9 biggest questions the Rams are facing this offseason

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Cameron DaSilva
·8 min read
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After coming up short in the second round of the playoffs, the Rams have less than eight months to prepare for next season. The next few months will include free agency, the draft and a lot of difficult roster decisions, putting the Rams in a tough spot with limited offseason capital.

There are a lot of questions still to answer, too, both on the roster and the coaching staff. It’s early in the offseason, but it’s a good time to look ahead to some of the pressing issues Los Angeles will face in the coming months.

Here are the nine biggest questions for the Rams as the offseason gets underway.

Is Jared Goff the solution at quarterback?

(AP Photo/Jae C. Hong)

This is a question that will be asked all offseason, and it’ll only be a question because Sean McVay helped make it one. During his final two media sessions of the year, McVay said Goff is “the quarterback right now,” and then doubled down by not committing to him as the starting quarterback in 2021 – or that he’ll even be on the roster. McVay said they’ll have competition at every position, and quarterback won’t be excluded from that. In all likelihood, Goff will be with the Rams next season, simply based on the fact that they can't conceivably cut him without taking on more than $65 million in dead money. However, when free agency and the draft roll around, we’ll learn a lot more about the Rams’ plans at quarterback moving forward.

How can they create more explosive plays?

(AP Photo/Jae C. Hong)

This was a point of emphasis for McVay after the loss to the Packers. He pointed out that based on the way the offense operated, they were forced to sustain 10- and 13-play drives to score touchdowns rather than being able to strike quickly with big plays. That was a staple of the Rams offense in 2017 and 2018, but big plays have been lacking as of late. The question now is how the Rams can create more explosive plays. Can they simply bring in a deep threat like Kenny Stills or John Ross? Does the offensive line need to improve in pass protection? Does Goff just need to take more shots? With the way the Rams’ current wide receiver group is constructed, there isn't a true deep threat like Brandin Cooks was. Adding one in the draft or free agency will be a start, but that won’t be the only way to create more big plays.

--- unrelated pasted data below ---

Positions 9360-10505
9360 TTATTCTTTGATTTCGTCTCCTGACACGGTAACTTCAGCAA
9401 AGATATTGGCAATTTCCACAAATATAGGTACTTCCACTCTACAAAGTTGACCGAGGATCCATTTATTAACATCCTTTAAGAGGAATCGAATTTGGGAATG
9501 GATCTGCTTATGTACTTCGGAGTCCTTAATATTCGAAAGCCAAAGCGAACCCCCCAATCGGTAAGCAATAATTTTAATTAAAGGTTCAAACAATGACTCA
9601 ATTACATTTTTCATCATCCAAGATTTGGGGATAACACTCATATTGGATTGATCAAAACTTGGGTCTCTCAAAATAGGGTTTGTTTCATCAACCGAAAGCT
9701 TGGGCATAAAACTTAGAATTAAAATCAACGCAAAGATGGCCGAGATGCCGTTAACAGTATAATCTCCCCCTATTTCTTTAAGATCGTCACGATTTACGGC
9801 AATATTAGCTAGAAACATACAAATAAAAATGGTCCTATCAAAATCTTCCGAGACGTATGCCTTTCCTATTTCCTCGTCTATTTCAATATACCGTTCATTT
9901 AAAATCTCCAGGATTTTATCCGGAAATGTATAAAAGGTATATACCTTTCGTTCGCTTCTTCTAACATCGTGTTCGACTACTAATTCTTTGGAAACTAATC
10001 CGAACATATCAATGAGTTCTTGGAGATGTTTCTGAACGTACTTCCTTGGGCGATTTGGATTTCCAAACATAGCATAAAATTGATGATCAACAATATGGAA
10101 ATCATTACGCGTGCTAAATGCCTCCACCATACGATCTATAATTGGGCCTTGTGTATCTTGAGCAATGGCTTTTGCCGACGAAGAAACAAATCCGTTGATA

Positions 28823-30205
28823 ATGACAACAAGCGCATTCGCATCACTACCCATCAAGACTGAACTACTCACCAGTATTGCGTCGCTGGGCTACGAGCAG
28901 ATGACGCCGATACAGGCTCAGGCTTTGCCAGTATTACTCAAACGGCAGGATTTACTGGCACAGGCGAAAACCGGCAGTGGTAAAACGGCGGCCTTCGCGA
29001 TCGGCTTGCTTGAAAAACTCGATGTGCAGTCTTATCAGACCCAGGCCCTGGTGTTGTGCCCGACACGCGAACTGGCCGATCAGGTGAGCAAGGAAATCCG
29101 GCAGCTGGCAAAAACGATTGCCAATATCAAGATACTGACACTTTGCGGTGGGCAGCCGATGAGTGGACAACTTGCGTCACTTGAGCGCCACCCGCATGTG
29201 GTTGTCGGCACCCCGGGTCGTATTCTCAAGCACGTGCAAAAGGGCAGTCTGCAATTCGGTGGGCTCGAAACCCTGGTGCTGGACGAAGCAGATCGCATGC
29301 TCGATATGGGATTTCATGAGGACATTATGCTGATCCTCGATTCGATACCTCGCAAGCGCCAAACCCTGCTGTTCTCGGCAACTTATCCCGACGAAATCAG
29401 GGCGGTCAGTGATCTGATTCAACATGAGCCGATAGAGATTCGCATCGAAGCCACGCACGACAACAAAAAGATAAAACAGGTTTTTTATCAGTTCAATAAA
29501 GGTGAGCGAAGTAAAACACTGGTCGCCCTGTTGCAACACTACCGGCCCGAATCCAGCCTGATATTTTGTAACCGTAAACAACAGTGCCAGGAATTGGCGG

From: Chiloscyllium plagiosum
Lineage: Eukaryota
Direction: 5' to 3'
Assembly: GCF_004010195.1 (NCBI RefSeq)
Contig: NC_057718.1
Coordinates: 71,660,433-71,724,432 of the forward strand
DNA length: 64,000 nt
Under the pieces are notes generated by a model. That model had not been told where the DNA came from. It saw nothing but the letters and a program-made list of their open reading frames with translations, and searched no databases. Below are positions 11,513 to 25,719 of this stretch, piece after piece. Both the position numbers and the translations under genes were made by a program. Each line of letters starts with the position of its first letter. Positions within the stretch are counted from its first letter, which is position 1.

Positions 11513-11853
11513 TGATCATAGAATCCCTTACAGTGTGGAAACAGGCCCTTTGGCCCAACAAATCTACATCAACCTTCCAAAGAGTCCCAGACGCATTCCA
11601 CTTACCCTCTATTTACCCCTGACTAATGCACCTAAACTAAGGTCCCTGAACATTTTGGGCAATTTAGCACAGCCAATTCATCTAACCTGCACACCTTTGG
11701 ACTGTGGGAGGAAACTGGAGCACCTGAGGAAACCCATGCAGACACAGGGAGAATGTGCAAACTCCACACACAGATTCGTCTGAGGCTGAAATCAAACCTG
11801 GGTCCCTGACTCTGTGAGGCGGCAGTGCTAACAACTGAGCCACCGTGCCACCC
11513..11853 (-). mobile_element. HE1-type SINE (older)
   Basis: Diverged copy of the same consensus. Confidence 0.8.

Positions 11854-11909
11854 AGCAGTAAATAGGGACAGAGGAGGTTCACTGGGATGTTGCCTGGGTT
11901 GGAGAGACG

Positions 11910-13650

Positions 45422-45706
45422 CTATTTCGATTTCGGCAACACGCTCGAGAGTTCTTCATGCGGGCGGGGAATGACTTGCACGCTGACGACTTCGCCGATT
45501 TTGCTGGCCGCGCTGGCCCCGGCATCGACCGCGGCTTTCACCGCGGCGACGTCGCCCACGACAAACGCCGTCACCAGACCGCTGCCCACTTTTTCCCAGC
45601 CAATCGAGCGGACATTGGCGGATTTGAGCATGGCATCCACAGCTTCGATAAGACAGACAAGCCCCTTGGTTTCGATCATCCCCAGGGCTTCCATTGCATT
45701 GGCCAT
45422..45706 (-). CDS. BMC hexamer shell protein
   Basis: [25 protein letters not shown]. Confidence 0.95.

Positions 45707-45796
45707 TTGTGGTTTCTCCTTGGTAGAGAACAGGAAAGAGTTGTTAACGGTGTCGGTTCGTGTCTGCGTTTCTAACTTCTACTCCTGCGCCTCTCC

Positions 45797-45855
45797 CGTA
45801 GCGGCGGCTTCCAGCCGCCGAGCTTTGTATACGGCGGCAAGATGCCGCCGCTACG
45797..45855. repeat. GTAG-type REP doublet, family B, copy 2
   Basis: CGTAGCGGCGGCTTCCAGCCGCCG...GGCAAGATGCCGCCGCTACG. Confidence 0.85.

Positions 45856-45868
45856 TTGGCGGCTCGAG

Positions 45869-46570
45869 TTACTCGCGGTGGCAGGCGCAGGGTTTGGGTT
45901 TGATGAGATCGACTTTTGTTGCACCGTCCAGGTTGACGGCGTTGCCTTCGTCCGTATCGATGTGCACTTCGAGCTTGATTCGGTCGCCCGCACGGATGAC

Will Andrew Whitworth be back at left tackle?

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Based on the way Whitworth has talked in the last month or so, it sounds like he wants to stay with the Rams and continue playing in 2021. But that doesn’t mean he’s certain to reclaim his spot as the starting left tackle next season. He carries an $11.2 million cap hit in 2021, which is fairly high for a 39-year-old offensive lineman. The Rams can cut him this offseason and save $5.3 million, though they’ll also take on $5.8 million in dead money. It’s not an impossible move to make, but it is an improbable one. And with the way Whitworth played this season, there’s little reason to believe he can't continue to perform at a high level. It’s just a matter of whether the Rams believe he’s worth the $11 million price tag with a younger and cheaper option on the roster (Joe Noteboom).

How will the running back group shake out in 2021?

(AP Photo/Ashley Landis)

Cam Akers closed out this season as the unquestioned starter at running back, finishing the year on a high note with more than 250 yards from scrimmage in the postseason. But that was also with Darrell Henderson sidelined by an ankle injury, so there wasn’t as much competition as there was when all three backs were healthy. When next season begins, will Akers remain the workhorse? Or will Henderson chip away at his playing time and carries? Based on the way Akers finished the season and accounting for McVay’s end-of-season comments about the rookie becoming a “focal part” of the offense, it’s likely that Akers will continue to get the bulk of the work in the backfield next season. The committee approach worked to an extent this season, but Akers got into a rhythm the more he played and it’s hard to discount the value of that.

How many free agents can the Rams afford to keep?